QR Codes (Quick Response Codes) are barcodes that contain information. What kind of information do they contain?
- links from websites
- contact information
In other words, you can link anything with a QR Code from the physical world to the online world. All you need is a QR Code generator (you can just google it, there plenty of them) and a smartphone with a QR reader to scan the barcode (you can find the application in every app market for free).
Use of QR Codes in Classroom
Why these codes are useful in my classroom and what can I do with them?
They are useful because:
- they are motivating for students (and teachers)
- they save valuable time and paper
- they provide a kind of bookmarks that both student and teacher can go back and forth
- they provide a link to mobile devices that help students do their homework and follow along
I have found an interesting lesson plan in the Cool Cat Teacher Blog.This amazing blog helped me a lot to understand the use of these codes in the classroom and Vicki Davis has done amazing work. So, I am sharing it with you:
Step 1: Homework Assignment
I ask students to download a FREE QR Code reader onto their device as homework at least 3-4 days ahead of time and pair students who don’t have an ipod, ipad, or smart phone with those who do. Let them find and pick the code. (You could ask them to go through their magazines and find a qr code to test.)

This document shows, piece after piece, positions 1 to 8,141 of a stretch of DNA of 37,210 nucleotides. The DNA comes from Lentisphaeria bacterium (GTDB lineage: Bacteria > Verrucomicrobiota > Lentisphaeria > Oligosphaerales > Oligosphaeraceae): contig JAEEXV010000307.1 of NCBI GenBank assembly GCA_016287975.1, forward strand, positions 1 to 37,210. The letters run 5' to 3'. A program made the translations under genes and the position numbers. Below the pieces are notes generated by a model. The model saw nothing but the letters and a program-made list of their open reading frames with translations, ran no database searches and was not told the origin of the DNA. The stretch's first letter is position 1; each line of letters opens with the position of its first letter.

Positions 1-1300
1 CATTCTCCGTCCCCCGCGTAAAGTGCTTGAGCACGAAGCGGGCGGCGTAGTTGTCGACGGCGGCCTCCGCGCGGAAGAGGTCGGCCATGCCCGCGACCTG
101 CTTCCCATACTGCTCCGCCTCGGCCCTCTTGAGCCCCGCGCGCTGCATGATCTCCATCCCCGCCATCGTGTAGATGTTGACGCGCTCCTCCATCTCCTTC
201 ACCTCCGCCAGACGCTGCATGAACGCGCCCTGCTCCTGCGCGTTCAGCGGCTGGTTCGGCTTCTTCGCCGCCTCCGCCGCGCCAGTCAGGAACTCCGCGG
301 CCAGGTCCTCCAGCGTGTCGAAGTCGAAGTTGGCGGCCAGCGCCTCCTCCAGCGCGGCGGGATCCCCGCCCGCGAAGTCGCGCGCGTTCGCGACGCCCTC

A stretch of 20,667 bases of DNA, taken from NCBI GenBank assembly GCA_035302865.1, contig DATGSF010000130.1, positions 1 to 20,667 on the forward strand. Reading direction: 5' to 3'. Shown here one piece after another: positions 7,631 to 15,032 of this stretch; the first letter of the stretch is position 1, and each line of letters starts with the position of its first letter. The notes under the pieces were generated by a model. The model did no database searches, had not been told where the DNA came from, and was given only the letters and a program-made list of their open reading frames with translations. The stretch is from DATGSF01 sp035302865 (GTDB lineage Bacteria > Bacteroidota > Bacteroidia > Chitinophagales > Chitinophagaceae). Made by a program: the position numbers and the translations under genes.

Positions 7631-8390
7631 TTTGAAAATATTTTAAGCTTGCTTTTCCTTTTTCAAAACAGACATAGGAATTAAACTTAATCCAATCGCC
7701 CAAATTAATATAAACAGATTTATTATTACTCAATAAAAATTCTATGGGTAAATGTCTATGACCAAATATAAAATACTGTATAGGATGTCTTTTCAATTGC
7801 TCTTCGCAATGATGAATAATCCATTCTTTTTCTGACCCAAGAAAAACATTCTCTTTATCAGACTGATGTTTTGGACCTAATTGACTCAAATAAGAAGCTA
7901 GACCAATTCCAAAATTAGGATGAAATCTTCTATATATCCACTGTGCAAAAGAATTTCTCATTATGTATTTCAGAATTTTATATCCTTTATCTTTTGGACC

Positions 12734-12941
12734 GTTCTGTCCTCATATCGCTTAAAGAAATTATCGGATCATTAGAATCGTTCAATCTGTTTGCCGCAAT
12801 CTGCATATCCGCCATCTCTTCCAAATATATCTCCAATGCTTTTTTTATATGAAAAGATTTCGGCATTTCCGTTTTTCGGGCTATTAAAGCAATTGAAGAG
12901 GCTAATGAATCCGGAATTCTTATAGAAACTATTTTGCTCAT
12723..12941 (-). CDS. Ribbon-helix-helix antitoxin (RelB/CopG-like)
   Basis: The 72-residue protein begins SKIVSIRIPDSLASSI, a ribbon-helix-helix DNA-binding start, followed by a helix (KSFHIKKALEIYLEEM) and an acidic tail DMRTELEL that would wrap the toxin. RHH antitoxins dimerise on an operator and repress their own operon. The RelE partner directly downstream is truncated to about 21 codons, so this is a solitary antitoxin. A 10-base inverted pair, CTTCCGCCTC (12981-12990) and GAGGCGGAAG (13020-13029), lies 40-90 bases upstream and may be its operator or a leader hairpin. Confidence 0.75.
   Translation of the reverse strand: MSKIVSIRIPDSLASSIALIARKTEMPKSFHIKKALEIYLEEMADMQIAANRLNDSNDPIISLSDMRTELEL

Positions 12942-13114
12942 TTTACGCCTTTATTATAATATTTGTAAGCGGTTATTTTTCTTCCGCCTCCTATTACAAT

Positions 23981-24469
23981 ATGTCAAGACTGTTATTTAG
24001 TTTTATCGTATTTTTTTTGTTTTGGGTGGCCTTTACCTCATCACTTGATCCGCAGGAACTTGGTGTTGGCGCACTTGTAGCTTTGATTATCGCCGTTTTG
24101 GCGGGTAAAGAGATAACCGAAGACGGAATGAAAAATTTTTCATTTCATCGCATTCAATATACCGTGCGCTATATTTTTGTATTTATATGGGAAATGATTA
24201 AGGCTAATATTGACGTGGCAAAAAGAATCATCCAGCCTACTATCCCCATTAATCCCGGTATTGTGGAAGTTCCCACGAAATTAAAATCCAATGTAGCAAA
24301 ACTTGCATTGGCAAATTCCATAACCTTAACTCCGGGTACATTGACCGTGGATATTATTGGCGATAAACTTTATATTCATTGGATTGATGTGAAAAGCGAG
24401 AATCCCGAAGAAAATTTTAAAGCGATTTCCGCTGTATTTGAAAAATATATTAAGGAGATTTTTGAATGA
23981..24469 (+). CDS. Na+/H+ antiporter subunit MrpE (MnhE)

Step 2: Lesson Preparation
Go to Kaywa’s Free QR Code generator (above) and encode the four types of things into at least 4 QR Codes. For a larger classroom, you’ll need more. Print them and tape them on the wall.
Include some funny videos, the phone number for the school, a text message that says something like “You Rock Because You Can Read This” and an SMS pretending to be from someone like Justin Beiber.
Step 3: The Lesson
Start the lesson with a simple statement.
“QR Codes are barcodes for information. Using your free QR code reader I want you to figure out what kind. You have 7 minutes to figure out what is encoded in these secret messages taped up on the wall. Go!”
Step 4: Learning to Use QR Codes
I then have the students go back to their computers and pull up their last blog post. I teach them to take a screenshot of the post and paste it into Microsoft Word. (We include their four best blog posts in their printed portfolio.)
Then, we use Kaywa’s Free Free QR Code generator to create the code and insert it in their document. We test it. Because it links to our private Ning, it will take them to a username and password screen which they enter. Then, they can see their post.
I find the use of QR Codes really exciting, motivating and useful! Would you considering using them with your students? I sure do!